Mexico Rises as a Hub for Foreign Investment

Tue, 01/22/2013 - 13:48

Over the past two decades Mexico has transformed itself from a closed economy with low foreign investment to a highly attractive market for international companies: Mexico changed from having an protectionist economy with high import taxes to a very open model, reducing regulation and signing 44 free trade agreements, which makes it the nation with the most free trade agreements in the world. This change in structure began in 1994 with the signing of the North American Free Trade Agreement (NAFTA), which made Mexico, according to British Insider, “A factory for manufactured goods destined for the US and Canada, and now a factory for the world.”

The opening up of the Mexican economy and the policies implemented in the last two decades have helped the country become a highly attractive market for international companies, but with its strategic location, sharing a long border with the largest economy in the world, it has been able to contend with other highly competitive manufacturing economies such as China. In the past, Chinese manufacturing wages were four times cheaper than Mexico’s; nonetheless, as Chinese wages have risen and oil prices have soared, Mexico has begun to attract more and more foreign investment, not only because it has low manufacturing costs, but also because transportation costs to the US are significantly cheaper from Monterrey than they are from Guangdong. For this reason, it is not surprising to see some of the largest international companies, such as Nissan, Honda, General Motors, Coca-Cola, and DuPont, opening new manufacturing plants all over Mexico.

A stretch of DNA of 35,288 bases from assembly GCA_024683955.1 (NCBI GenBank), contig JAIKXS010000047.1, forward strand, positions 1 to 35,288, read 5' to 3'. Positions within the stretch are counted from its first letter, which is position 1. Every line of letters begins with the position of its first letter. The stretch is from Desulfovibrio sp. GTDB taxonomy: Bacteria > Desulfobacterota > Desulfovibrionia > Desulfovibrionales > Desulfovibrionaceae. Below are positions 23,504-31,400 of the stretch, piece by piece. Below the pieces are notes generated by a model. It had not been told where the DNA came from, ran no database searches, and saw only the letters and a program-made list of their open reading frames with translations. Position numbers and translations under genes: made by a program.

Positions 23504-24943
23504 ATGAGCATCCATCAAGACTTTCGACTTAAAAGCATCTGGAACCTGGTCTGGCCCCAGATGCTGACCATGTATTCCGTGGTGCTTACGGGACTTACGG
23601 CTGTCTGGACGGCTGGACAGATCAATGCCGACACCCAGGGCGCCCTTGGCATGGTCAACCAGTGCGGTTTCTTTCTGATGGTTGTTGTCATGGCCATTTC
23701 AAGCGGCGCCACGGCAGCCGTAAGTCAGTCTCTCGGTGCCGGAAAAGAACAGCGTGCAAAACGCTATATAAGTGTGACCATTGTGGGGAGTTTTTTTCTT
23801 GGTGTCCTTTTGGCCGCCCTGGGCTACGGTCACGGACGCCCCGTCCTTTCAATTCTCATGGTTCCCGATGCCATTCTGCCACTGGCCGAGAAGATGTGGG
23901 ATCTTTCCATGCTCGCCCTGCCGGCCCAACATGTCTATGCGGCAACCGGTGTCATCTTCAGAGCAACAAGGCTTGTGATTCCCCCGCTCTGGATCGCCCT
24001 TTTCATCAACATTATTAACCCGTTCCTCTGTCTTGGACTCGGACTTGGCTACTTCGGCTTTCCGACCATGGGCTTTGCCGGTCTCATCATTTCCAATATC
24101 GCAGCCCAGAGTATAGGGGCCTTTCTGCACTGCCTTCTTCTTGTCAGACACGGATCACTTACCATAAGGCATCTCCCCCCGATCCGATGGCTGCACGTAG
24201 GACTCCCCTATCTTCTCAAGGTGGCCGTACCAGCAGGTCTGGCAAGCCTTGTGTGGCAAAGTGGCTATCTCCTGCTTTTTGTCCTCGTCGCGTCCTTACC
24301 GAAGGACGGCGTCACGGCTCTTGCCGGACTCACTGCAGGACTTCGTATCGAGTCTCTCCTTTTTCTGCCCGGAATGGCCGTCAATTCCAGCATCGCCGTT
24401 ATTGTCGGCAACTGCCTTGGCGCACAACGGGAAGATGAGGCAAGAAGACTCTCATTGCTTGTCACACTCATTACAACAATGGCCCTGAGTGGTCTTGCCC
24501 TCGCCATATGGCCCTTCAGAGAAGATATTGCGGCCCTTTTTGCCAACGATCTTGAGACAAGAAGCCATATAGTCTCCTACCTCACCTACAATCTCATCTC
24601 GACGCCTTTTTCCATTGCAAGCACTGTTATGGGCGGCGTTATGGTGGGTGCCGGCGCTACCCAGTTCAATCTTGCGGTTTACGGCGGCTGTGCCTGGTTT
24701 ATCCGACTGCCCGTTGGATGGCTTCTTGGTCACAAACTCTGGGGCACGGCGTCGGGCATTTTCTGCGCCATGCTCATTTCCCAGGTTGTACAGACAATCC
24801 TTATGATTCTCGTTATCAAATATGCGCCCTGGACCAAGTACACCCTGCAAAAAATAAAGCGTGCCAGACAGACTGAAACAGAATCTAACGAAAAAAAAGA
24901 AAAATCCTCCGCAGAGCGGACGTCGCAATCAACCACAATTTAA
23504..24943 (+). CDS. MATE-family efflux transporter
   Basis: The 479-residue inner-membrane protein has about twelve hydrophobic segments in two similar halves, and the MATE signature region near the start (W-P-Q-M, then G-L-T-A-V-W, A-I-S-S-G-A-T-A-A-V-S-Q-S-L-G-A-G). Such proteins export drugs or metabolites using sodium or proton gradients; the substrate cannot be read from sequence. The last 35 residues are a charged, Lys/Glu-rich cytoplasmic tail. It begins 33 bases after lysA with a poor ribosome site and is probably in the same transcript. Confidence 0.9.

It is not only foreign companies that have benefited from the opening up of the Mexican economy and the boom of foreign investment. Companies such as Bimbo and Cemex have been able to grow significantly not just in Mexico but abroad too, distributing their products mostly in Latin America, but also further afield in Europe and Asia. As The Economist argues, “being a multinational corporation based in Mexico is no longer a disadvantage, since raising capital is not hard in Mexico; the Mexican bolsa is flavor of the month with foreign investors because Mexican firms are wellplaced to expand north (where there are lots of Mexicans) or south (where Spanish is the lingua franca).”

Even though in the past Mexico o†ered a cheap labor force for manufacturing, it did not o†er international companies a workforce with the necessary skills to compete with other more developed nations; however, according to the New York Times, “Mexico currently graduates around 115,000 engineering students per year — roughly three times as many as the US on a per-capita basis.” This drastic increase in producing skilled labor has led to a boom in various industries, such as aerospace, automotive, and other advanced manufacturing industries.

The global recession that hit the US and Europe in 2007- 2008 had a huge negative e†ect on the Mexican economy and its prospects of becoming a hub for foreign investment, but the country has built solid foundations that will help it to achieve strong growth in the future – the country’s potential for progress is evident in the fact that Mexico exceeded Brazil’s GDP growth rate in 2011 and 2012. If this growth trend continues, the Mexican economy could surpass Brazil’s by the end of the decade, and according to Goldman Sachs and Nomura, by 2020 Mexico’s economy could be amongst the ten largest in the world.